Building and maintaining a strong credit profile for your small business can help you get access to funding, therefore important resources. Just like personal credit, your business credit rating is affected by a number of different factors. Understanding these factors and taking the time to monitor and build your credit can help your business grow.

Making Your Business Legitimate

  • One of the key components of good business credit is your business structure. If you’ve been working as a sole proprietor or are missing a few key important pieces of paperwork, you need to take steps to appear more “real” and stable. Check to be sure that you have the occupational licenses that you need. Get your phone number listed with directory assistance under your businesses name. This is also a good time to incorporate if you haven’t yet already.
  • Another part of increasing the legitimacy of your business is creating a business plan. If you’re applying for a business loan or other type of financing, you’ll need to show a complete business plan including the necessary financial details.

Start Building Your Credit Profile

  • Once you’ve established your business’s legitimacy you need to begin making purchases under your businesses name. You’ll either need to invest your own money or have other individuals invest money on your behalf. You need to use this money to make purchases from vendors who will help you establish credit based on your personal credit, and who will report your transactions with them to the credit reporting agencies.
  • If purchasing from vendors isn’t an option, you can also get your credit started with a loan from the Small Business Administration or another state or national business association. If you do borrow money, be sure to make payments on time in order to create a good track record with credit bureaus.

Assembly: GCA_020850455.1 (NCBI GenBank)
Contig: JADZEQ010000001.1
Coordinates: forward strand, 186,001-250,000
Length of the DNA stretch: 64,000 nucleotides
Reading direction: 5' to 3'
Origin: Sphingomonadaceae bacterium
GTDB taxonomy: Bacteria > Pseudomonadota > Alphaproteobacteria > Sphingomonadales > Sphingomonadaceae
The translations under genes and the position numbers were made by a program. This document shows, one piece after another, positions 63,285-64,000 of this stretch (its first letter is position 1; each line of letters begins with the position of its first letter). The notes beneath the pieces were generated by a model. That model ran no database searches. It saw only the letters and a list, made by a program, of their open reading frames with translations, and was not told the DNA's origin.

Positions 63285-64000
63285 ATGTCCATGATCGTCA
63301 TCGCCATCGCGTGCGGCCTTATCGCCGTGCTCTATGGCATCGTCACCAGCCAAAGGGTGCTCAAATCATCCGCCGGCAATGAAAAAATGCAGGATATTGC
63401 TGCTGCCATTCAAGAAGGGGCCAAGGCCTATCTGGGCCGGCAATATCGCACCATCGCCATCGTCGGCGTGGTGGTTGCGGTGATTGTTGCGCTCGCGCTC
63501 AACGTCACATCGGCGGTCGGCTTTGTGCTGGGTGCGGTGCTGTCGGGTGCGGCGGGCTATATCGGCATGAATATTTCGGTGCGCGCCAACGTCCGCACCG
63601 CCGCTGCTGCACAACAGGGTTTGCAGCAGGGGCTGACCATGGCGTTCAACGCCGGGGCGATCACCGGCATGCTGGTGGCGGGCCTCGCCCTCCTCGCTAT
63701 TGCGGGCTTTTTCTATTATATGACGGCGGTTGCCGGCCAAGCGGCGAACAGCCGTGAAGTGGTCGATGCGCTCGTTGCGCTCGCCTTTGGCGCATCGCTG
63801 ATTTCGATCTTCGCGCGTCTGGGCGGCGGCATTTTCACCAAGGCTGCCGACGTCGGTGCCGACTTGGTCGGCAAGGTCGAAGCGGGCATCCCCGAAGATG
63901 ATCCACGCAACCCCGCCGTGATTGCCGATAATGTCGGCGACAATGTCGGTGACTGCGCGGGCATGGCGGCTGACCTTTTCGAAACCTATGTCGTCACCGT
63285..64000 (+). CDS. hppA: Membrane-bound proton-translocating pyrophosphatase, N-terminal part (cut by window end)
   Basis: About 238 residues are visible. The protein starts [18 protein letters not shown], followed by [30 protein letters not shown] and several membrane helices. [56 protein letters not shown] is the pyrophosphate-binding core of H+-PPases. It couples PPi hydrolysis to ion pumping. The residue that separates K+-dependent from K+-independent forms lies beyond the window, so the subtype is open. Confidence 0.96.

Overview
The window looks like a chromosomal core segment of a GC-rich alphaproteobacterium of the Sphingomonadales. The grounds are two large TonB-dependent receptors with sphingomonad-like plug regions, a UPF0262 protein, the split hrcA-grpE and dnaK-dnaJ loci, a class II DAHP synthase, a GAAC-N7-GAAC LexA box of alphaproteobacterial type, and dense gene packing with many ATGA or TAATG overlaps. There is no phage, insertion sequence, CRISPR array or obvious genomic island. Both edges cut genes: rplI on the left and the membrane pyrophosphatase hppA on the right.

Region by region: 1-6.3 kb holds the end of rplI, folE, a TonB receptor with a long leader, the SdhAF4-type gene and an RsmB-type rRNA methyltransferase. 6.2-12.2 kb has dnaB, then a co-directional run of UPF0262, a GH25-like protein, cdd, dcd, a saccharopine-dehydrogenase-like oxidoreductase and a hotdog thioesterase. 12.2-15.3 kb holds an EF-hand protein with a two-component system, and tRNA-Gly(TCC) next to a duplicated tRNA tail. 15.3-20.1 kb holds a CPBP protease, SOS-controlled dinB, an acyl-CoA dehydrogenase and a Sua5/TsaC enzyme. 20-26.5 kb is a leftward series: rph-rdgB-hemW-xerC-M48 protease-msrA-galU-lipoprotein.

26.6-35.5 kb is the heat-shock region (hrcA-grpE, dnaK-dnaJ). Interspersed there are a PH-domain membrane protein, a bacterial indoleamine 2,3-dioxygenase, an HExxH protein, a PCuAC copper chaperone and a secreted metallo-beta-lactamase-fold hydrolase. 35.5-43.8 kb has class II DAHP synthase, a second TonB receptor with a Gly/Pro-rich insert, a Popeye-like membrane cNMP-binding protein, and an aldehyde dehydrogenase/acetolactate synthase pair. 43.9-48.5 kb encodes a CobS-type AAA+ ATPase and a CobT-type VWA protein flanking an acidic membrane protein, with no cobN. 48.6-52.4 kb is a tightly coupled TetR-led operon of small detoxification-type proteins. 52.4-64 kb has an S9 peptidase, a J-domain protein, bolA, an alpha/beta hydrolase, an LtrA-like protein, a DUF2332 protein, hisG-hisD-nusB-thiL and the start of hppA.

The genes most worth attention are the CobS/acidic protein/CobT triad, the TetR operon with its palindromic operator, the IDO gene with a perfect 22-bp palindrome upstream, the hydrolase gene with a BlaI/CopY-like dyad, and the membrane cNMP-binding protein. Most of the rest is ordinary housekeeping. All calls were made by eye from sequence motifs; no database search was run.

Start Building Your Credit Profile

  • In addition to borrowing from a lender and purchasing from reputable vendors, there are several other strategies you can use to help build up your business credit.
  • Limit the number of inquiries on your credit profile – Only apply for a select number of loans or credit cards. Don’t over apply.
  • Keep your licenses and registrations up to date – Stay on top of renewals and any new licenses that may be necessary to keep your business operating.
  • Maintain your financial records – Keeping up to date records and making sure that your finances are in order can contribute to a better credit score.
  • Review your credit rating regularly – Dun & Bradstreet and Experian both produce credit reports for businesses. Review them once every six months and contact the bureaus if you notice any errors.

As you’re building your credit watch out for business credit scams and schemes. Some companies may offer to sell good business credit ratings. Credit reporting agencies are aware of these companies and will typically get rid of the references.

With great planning and due diligence you can create a strong business credit profile so you can get the funds you need to grow your business.

Courtney Ramirez
Research Analyst, Pacific Business Centers (rebranded as Pacific Workplaces)

Courtney’s research for Pacific Business Centers focuses on tracking emerging business trends and best practices – with an emphasis on how they affect business operations, technology, and the future of work trends.